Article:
EISA implemented a training and support programme for voter educators ahead of the May 2014 national and provincial elections. The training programme was targeted at women and first time voters in Gauteng Province. 36 lead trainers were trained and supported to conduct step down workshops at the community levels. A total of 335 community workshops were convened by the lead trainers.
Subsequently to the agenda of the EU funded project, EISA provided technical support to three groups of national and regional civil society organizations (CSOs) in Rwanda. The project sought to contribute towards the integrity of the September parliamentary elections in Rwanda. This was achieved through the conduct of professional citizen elections, whereby EISA supported a group of 205 citizen observers drawn from selected organizations. Technical support was provided through the implementation of an EISA technical team in the joint citizen observer group.
EISA's support covered a wide range of mechanism, from the training of election observers; recruitment and accreditation of observers; report drafters and deployment of observers. EISA is an established and experienced organization, therefore making it possible to provide technical advice to the joint mission secretariat and support to the development of a harmonized Election Day observation and a joint deployment plan. EISA also took part in assisting Rwanda with press conference arrangements, demonstrating the organizations professionalism and commitment in making sure the election run as intended in Rwanda. Despite experiencing difficulties in the working context in Rwanda, EISA was able to achieve a way forward by taking a step towards the building of a local capacity to conduct professional and efficient citizen election observation.
EISA organized a series of training of election observers in a number of African states that were inclusive of Chad, Kenya, Madagascar, Mozambique, South Africa and Zimbabwe. The training was aimed at preparing a pool of observers who may be called upon to participate in future observer missions (EOMs) during elections.
The trainings were attended by representatives of Civil Society Organizations (CSOs), Electoral Management Bodies (EMBs) and political parties. Over 300 observers in total were trained in the workshops that took place in these countries. The aim of involving all of the mentioned individual groups is to further improve the structure of elections, and to enhance election education in African countries and its citizens.
EISA received a request from the Electoral Commissioner's office for training of citizen observers in Seychelles. It is important to note that citizen observation is a new concept in the Republic of Seychelles. This training was therefore the first in its history. EPP trained approximately fifty citizen observers drawn from the Citizen Democracy Watch in Victoria, Seychelles in September 2011. This was the first pool of domestic observers in Seychelles history that were equipped with knowledge and skills to observe the September 29 to October 1 2011 parliamentary elections. Through this training, citizen observers in Seychelles were exposed to international best practices. The deployment of citizen observers in these elections contributed to the perceived credibility of the Electoral Commission and it increased the integrity of the electoral process.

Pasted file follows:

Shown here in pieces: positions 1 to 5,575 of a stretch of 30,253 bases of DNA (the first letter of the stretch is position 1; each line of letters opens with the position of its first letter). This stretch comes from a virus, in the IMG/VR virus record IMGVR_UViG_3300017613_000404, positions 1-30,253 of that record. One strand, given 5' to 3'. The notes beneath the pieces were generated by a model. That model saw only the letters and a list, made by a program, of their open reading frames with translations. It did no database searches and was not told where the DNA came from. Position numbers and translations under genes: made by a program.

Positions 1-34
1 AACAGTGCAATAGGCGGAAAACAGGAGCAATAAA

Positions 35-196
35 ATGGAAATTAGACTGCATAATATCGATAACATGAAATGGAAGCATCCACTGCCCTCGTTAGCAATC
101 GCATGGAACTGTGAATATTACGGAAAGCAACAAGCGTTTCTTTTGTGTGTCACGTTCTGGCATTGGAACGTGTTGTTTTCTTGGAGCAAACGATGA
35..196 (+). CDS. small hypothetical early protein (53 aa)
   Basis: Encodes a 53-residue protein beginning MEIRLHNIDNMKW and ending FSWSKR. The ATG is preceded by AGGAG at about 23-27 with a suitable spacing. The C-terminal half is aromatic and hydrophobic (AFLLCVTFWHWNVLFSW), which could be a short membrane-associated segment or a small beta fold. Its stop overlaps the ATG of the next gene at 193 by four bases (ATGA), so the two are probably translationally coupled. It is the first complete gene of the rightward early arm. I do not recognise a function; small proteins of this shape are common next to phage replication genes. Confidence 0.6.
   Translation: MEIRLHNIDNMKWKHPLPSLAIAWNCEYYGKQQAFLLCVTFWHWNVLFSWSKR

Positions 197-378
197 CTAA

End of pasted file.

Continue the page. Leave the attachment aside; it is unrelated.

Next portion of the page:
EISA, in partnership with the Zimbabwe Election Support Network (ZESN), provided support to civil society organisations in the area of constitutional review process. Five workshops were conducted around the country under the theme "Enhancing the Participatory Capacities of CSOs in the Constitution-Making Process in Zimbabwe". The main objective of the workshops was to discuss various critical thematic issues in order for civil society to confidently make meaningful contributions from an informed perspective on the new Constitution.
In partnership with The Carter Center, EISA co-hosted a two-day workshop on assessment criteria for democratic elections. The workshop's aim was to introduce participating organisations to tools for election observation based on public international law. These tools, which are the output of TCC's multi-year, collaborative Democratic Election Standards project, were presented for review and discussion amongst participants to determine their effectiveness and relevance in the African region.
The two-day conference took place in Nairobi, Kenya, from 3 to 4 May 2010. The gathering was attended by representatives drawn from organisations working in the area of election observation, human rights, democracy and governance across the African continent.
Between May and November 2009, EPP held two workshops for CSOs. The first two workshops were conducted by EISA, as a member of a joint partnership between International IDEA and other partners of the Network for Enhanced Electoral and Democratic Support (NEEDS) III project. The project is aimed at training domestic observer groups from selected countries which are beneficiaries of the European Union (EU) electoral assistance.
The training focused on consolidating election observation methodology in line with international and regional standards and to improve domestic observers' capabilities through the development of a common approach in the recruitment and training of observers. The first training took place in May 2009 in Randburg, South Africa, and was conducted for representatives of CSOs involved in citizen observation in their respective countries from Ghana, Kenya, Namibia, Sierra Leone, Sudan, Tanzania, Uganda and Zimbabwe, Algeria, Botswana, Burundi, Cameroon, Chad, Liberia, Mozambique, Namibia, Rwanda, Sierra Leone, South Africa, Sudan, Tanzania and Zambia. The second training was held in Dakar, Senegal, in November 2009 and was conducted for 23 representatives of CSOs from Burundi, Cameroon, Central African Republic, Chad, Congo (Republic), Côte d'Ivoire, DRC, Gabon, Madagascar, Niger, Senegal and Togo.
EISA held a training workshop on election observation for representatives of CSOs from Africa. Participants were drawn from Algeria, Botswana, Burundi, Cameroon, Chad, Liberia, Mozambique, Namibia, Rwanda, Sierra Leone, South Africa, Sudan, Tanzania and Zambia. The objective of the workshop was to ensure that African CSOs gradually develop a common approach in election observation as well as to ensure that electoral observation in Africa has a real impact on the democratic development agenda.